Book Recommendation: The Book Thief by Markus Zusak

“I am haunted by humans.”

The speaker is Death, the ethereal being that travels the world collecting up the souls of dying humans. This one line almost summarizes the hauntingly beautiful story of The Book Thief, a novel by Markus Zusak, the next book on my reading list. This is the only book where I broke my resolution and halfway through I checked the ending to see if my favourite characters survives. Yes, this book shows deaths, losses, perhaps one too many. But, that’s what war does? It invites Death to dance. But is Death as cruel as we perceive him to be or he has a ‘heart’ too?

The book that moved me beyond words, this tearjerker, is not one of your leisure read. This is a tough story told about a horrendous time. So there is grief, sorrow, and death. But, above all, it celebrates human relationships, a good friend, a tender father, a Jewish refugee in the basement, a foul-mouthed mother whose harshness is only a facade, and a traumatized mayor’s wife who loves to have her books stolen.

Set during World War II, the book is about a young girl Liesel living with her foster parents. This is her story through horrors afflicted that is hard to survive. But survive she does, grittily and even poetically. The literature is abundant with war stories especially about world war II, the Nazi invasion and the plight of the Jews. So what makes this story so special?

First, the narrator. The story is told from the perspective of solemn Death. Death gives the novel a sincere insight into the impact that war has upon society, allowing readers a glimpse into the horrors that war can inflict upon men, women and children. Here Death is a weary and cynical character with the relatively menial duty of carrying away the souls of the recently deceased. The participation of Death as the narrator is a unique plot device. As narrator, Death employs the technique of foreshadowing throughout the novel to reveal, among other things, the fates. Yet it doesn’t take away the charm of reading.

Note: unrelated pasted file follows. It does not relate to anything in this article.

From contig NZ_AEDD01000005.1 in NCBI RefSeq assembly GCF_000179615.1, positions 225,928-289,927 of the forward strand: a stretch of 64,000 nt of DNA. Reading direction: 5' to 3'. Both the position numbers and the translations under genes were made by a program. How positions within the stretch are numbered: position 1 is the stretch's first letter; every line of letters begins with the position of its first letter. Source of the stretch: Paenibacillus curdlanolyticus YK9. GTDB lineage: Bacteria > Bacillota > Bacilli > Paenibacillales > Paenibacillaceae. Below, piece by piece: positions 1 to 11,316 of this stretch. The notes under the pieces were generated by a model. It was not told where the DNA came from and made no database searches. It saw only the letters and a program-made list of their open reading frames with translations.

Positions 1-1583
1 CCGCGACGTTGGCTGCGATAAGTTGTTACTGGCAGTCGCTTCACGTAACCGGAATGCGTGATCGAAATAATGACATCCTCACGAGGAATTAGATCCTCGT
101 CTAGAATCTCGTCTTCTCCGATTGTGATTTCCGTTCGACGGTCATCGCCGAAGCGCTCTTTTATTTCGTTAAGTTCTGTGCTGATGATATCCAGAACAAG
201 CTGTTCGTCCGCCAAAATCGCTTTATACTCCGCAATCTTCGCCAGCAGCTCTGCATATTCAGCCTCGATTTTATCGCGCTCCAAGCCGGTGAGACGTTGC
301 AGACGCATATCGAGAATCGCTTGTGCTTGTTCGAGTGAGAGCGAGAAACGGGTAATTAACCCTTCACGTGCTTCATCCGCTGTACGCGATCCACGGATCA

“The greatest sorrow is not death, but the death of our loved ones”
“You want to know what I truly look like? I’ll help you out. Find yourself a mirror while I continue.” – Death

Then there is Liesel’s romance with words, exploration of youth and Liesel’s coming-of-age narrative, which offers a substantial reprieve from the war-focused story. Along the way to her new home with her younger brother, he dies; after the funeral, Liesel steals The Gravedigger’s Handbook, though she cannot yet read. And starts the journey of the book thief. Books are seditious. Words have power – words that make and words that break.

“I have loved words, and I have hated them, and I hope I have made them right.” – Liesel

Another thing that makes it different is that the book is that it showed the lives of average Germans during the war. That’s not a perspective I’ve seen in any other book.
Then the part that touched me as I could relate much to the current time, the story shows the power of propaganda and how false hero worship leads to the downfall of thriving citizens.

The author uses several literary devices. And one of those is the omnipresence of the antagonist, the Führer (leader) of Nazi Germany Hitler never physically appears in the story, but he stands as a symbol for all the evil caused by the Nazis and the War. His book Mein Kampf plays a major role in the plot.

And finally, though this book deals with the bleak subject of war traumas, it effortlessly deflects to other central plot points, including the relationships between the children on Himmel Street, the tense relationship that Liesel shares with her foster mother or Liesel’s infatuation with words and stories. By doing this, a happy medium is created between a dark, tormented horror story and the readers feel for each character.

It is one of those books which is to be felt and experienced and read. ( and shed tears) From the poetic language to the raw emotions, this book is innovative, imaginative and inspiring. The only drawback might be its slow pace, but it is one of those books where words are celebrated, each word is to be devoured and a fast pace would lose its charm.

–x–

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©Sreeparna Sen

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Comments

  1. What a beautiful and poetic review! It makes me want to read The Book Thief, a book I have wanted to read but have put off in favour of some other book. Thank you for making me determined to read it soon.

  2. Loved the review… Very detailed, books like these needs a read to be appreciated for the plot and writers twists and the life that we experience happening around us

  3. I love reading detailed reviews, they seem quite honest. I would like to read this book based on your review but I am not sure if I will be able to finish it. Let’s see.

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